Other issues in comparative trials
Unbalanced design why? might help accrual; might have more interest in new treatment; one treatment may be very expensive as ratio of allocation deviates from 1, the overall sample size increases (or power decreases) Accrual rate in time-to-event studies Length of follow-up per person affects power Need to account for accrual rate and length of study

Equivalence and Non-inferiority trials
When using frequentist approach, usually switch H0 and Ha “Superiority” trial “Non-inferiority” trial

Equivalence and Non-inferiority trials
Slightly more complex To calculate power, usually define: H0: δ > d Ha: δ < d Usually one-sided Choosing β and α now a little trickier: need to think about what the consequences of Type I and II errors will be. Calculation for sample size is the same, but usually want small δ. Sample size is usually much bigger for equivalence trials than for standard comparative trials.

Equivalence and Non-inferiority trials
Confidence intervals more natural to some Want CI for difference to exclude tolerance level E.g. 95% CI = (-0.2,1.3) and would be willing to declare equivalent if δ = 2 Problems with CIs: Hard-fast cutoffs (same problem as HTs with fixed α) Ends of CI don’t mean the same as the middle of CI Likelihood approach probably best (still have hard-fast rule, though).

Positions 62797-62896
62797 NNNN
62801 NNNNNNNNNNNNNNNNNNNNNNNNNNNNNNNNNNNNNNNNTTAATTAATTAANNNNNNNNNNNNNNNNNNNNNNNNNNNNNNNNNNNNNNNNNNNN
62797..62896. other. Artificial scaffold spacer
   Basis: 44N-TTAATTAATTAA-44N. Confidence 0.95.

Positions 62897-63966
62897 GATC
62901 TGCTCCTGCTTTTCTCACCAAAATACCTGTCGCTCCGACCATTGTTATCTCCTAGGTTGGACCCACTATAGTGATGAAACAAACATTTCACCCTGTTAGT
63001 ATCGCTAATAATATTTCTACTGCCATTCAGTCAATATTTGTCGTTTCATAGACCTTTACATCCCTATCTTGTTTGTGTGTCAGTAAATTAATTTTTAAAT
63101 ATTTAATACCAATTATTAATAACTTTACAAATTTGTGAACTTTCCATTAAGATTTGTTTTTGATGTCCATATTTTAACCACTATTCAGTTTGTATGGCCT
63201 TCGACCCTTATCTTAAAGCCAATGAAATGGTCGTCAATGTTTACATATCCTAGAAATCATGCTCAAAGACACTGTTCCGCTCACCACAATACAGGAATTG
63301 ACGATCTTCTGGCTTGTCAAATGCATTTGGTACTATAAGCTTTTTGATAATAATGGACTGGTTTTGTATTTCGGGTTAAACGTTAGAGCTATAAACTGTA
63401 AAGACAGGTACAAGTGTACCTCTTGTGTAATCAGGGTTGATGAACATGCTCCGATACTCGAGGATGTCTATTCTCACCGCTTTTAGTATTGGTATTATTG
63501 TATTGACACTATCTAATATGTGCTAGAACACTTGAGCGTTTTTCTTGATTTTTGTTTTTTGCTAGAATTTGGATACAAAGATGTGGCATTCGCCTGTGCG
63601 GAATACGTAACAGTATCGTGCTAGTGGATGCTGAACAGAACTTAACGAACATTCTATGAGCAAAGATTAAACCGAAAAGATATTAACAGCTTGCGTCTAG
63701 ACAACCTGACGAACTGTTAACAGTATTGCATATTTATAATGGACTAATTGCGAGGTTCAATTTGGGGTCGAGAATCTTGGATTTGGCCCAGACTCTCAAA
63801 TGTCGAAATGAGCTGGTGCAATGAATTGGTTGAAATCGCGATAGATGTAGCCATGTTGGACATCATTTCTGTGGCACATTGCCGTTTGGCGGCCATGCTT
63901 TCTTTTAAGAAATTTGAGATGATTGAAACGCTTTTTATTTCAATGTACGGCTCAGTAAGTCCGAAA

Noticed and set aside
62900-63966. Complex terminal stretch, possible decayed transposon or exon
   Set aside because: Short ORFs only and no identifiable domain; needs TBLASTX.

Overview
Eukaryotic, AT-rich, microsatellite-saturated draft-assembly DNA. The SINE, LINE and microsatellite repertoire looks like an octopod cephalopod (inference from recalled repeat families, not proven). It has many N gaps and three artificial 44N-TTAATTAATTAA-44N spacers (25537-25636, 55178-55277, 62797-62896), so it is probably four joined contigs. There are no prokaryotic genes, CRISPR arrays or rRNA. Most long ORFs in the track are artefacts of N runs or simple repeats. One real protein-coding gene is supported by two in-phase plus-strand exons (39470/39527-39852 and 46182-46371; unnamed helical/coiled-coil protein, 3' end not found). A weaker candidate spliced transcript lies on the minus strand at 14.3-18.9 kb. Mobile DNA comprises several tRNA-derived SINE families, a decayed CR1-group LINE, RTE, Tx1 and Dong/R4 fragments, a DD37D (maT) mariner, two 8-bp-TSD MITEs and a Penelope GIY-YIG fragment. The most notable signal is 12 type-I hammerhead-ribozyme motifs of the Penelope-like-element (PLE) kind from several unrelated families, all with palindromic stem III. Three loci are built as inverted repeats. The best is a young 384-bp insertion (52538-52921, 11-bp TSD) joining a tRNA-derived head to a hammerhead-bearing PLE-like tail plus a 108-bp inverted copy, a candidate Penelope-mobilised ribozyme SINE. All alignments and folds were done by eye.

Non-inferiority example
Recent PRC study. Sorafenib vs. Sorafenib + A in hepatocellular cancer Primary objective: demonstrate that safety of the combination is no worse than sorafenib alone.

Example Toxicity rate of Sorafenib alone: assumed to be 40%.
A toxicity rate of no more than 50% would be considered ‘non-inferior’. Hypothesis test for combination (c) and sorafenib alone (s) H0: pc – ps ≥ 0.10 H1: pc – ps < 0.10

Example

Calculations Must specify rate in each group and delta.
Note that the difference in rates may not need to equal delta. Example: Trt A vs. Trt B Equivalent safety profiles might be implied by delta of 0.10 (i.e. no more than 10% worse). But, you may expect that Trt B (novel) actually has a better safety profile.

Non-inferiority sample sizes
Example 1 Example 2 Example 3 New trt has lower toxicity New trt has equal toxicity New trt has worse toxicity Alpha 5% Power 80% Toxicity rate, control group 40% novel trt group 30% 45% Delta 10% Sample size required (total) 140 594* 2414 *If there is truly no difference between the standard and experimental treatment, then 594 patients are required to be 80% sure that the upper limit of a one-sided 95% confidence interval (or equivalently a 90% two-sided confidence interval) will exclude a difference in favor of the standard group of more than 10%.

Other considerations: cluster randomization